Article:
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News | March 15, 2007

Maintainers, pilots take aim at Combat Archer

By Staff Sgt. Francesca Popp 3rd Wing Public Affairs

For the first time in three years, members of the 12th Fighter Squadron and its corresponding aircraft maintenance unit participated in a Weapons System Evaluation Program Feb. 20-March 2.

Combat Archer, as it's more commonly known, is a two-week exercise, which provides training opportunities not available in Alaska. It is hosted by the 53rd Weapons Evaluation Group at Tyndall Air Force Base, Fla.

"They have all the facilities and over-water range space required to achieve WSEP objectives on location," said Lt. Col. Alan Kollien, 12th FS commander. "The 53rd WEG provides opportunities to live-fire missiles at full-scale and sub-scale drones, and provides towed banner targets for live gun missions."

WSEP evaluates the complete system to include people in the weapons employment loop. The combined efforts of the weapons builders and loaders, maintainers and the pilots mission planning and execution must function properly to achieve the desired result -- "A mission kill of the target," Colonel Kollien said.

Capt. Jason McFeaters, 12th Aircraft Maintenance Unit OIC, agreed.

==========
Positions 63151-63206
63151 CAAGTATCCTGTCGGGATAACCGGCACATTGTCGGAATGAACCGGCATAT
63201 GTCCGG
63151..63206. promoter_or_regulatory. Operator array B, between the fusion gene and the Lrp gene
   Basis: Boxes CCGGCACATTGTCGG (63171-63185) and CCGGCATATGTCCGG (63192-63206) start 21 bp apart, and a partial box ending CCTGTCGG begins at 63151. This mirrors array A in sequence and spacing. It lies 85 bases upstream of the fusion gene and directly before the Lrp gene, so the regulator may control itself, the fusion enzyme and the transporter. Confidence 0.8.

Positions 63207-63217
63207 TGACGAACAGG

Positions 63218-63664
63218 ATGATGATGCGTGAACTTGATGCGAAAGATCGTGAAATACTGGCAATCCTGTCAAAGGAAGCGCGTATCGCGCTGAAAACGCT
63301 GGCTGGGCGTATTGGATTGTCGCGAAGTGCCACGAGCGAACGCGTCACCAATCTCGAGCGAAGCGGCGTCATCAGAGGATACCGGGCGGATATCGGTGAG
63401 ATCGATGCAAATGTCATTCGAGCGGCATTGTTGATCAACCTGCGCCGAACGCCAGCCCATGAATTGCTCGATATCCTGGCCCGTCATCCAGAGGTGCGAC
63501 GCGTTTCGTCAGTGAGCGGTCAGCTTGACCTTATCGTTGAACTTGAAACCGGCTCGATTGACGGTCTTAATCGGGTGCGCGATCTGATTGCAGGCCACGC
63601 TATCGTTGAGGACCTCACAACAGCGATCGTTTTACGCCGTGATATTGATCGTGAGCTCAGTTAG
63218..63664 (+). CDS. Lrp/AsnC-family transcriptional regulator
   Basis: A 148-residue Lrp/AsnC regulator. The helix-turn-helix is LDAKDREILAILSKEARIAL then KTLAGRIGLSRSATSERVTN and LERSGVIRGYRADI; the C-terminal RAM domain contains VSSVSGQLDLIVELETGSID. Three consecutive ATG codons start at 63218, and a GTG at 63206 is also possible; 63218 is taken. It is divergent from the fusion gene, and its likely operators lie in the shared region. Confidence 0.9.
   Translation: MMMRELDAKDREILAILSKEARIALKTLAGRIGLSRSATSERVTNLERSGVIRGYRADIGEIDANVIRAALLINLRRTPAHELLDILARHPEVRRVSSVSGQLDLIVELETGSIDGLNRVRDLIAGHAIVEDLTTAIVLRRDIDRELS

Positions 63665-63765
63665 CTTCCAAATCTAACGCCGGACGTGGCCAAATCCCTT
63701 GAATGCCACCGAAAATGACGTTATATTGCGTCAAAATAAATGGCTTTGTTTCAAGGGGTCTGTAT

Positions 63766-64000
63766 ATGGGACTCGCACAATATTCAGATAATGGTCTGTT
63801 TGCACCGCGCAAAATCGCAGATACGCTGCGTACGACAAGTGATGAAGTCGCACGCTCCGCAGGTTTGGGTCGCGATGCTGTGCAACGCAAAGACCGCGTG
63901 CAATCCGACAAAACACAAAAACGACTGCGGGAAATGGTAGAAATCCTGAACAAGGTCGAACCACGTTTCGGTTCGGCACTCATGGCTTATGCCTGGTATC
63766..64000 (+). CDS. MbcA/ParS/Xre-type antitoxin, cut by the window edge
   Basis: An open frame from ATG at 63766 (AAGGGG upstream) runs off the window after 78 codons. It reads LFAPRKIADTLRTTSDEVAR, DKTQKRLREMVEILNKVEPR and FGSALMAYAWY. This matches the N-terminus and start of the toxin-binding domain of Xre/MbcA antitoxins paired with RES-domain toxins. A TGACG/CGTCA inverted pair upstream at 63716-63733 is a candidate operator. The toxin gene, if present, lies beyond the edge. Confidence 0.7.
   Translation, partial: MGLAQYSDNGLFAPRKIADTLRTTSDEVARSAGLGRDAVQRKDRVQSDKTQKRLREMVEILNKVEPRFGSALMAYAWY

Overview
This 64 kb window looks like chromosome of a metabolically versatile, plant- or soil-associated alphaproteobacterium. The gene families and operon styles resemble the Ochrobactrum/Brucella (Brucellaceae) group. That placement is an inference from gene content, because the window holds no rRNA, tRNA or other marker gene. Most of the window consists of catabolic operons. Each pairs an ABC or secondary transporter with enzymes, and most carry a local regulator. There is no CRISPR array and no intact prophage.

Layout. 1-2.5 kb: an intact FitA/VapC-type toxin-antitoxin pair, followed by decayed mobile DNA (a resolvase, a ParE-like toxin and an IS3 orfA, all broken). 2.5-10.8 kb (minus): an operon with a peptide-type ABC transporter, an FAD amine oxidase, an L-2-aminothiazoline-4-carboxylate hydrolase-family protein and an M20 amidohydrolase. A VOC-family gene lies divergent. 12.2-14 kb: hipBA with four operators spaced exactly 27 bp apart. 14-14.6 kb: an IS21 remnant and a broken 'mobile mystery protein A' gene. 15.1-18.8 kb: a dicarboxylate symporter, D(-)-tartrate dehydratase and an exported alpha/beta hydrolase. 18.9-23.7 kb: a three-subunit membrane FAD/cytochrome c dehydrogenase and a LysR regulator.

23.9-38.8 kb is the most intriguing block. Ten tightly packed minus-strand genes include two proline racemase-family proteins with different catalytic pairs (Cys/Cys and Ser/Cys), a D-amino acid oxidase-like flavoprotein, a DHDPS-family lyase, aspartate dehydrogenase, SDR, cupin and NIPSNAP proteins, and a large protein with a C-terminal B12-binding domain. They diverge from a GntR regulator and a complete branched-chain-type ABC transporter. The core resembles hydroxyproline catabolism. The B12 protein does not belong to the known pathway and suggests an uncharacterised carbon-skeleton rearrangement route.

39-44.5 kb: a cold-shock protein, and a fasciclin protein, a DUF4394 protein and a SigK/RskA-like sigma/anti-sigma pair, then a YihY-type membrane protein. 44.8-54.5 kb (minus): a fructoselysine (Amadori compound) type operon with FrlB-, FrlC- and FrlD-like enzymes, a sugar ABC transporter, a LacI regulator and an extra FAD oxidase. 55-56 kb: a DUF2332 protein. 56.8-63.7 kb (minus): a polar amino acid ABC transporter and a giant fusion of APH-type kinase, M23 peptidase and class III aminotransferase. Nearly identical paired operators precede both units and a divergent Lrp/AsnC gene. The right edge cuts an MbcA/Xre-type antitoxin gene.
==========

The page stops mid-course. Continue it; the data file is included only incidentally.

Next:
"It gave us the opportunity to verify that our jets are combat ready, and our pilots and maintainers can deploy at any time and successfully employ our weapons systems to their max capabilities," he said. "Due to the fact that we have an alert cell here at Elmendorf, our Airmen are used to working with and around live munitions, but it verified for the Air Force to see that we are top-notch when it comes to their combat tasking."

With 146 people from Elmendorf participating in this exercise, they were able to better their skills with this training. The colonel said the schedule required 20 live-gun sorties and 22 live-fire missile sorties.

"Each of those weapons needs to be prepped and loaded on a rapidly changing schedule," the colonel said, noting two 19th FS pilots also made the trip due to the number of firing opportunities. It was "a dramatic shift from normal training ops at Elmendorf."

It was the training the pilots received during Combat Archer that allowed many of them to live fire for the first time.

Colonel Kollien said the live-fire training was an issue the 53rd WEG discussed with Gen. T. Michael Moseley, Air Force Chief of Staff.

"We fired 150 percent of a normal missile allocation and still had one person from the deployment who has never fired a missile in his career," he said. "Over the years, WSEP funding and priorities have dropped. The CSAF stated he intends to change that. Our robust live-fire employment was just the first step to achieving his vision."

Capt. McFeaters added, "We had zero aircraft-related missile issues and zero issues with our gun systems. The 53rd WEG benchmarked our WSEP preparation, as far as our aircraft prep goes, for future F-15 units participating in future Combat Archers."

The 12th FS was evaluated on the 141 sorties flown during Combat Archer. The squadron also flew dissimilar air combat training missions with the 114th and 119th Fighter squadrons from the Oregon and New Jersey Air National Guard, respectively. The DACT missions allowed F-15C pilots to fly with F-16C pilots.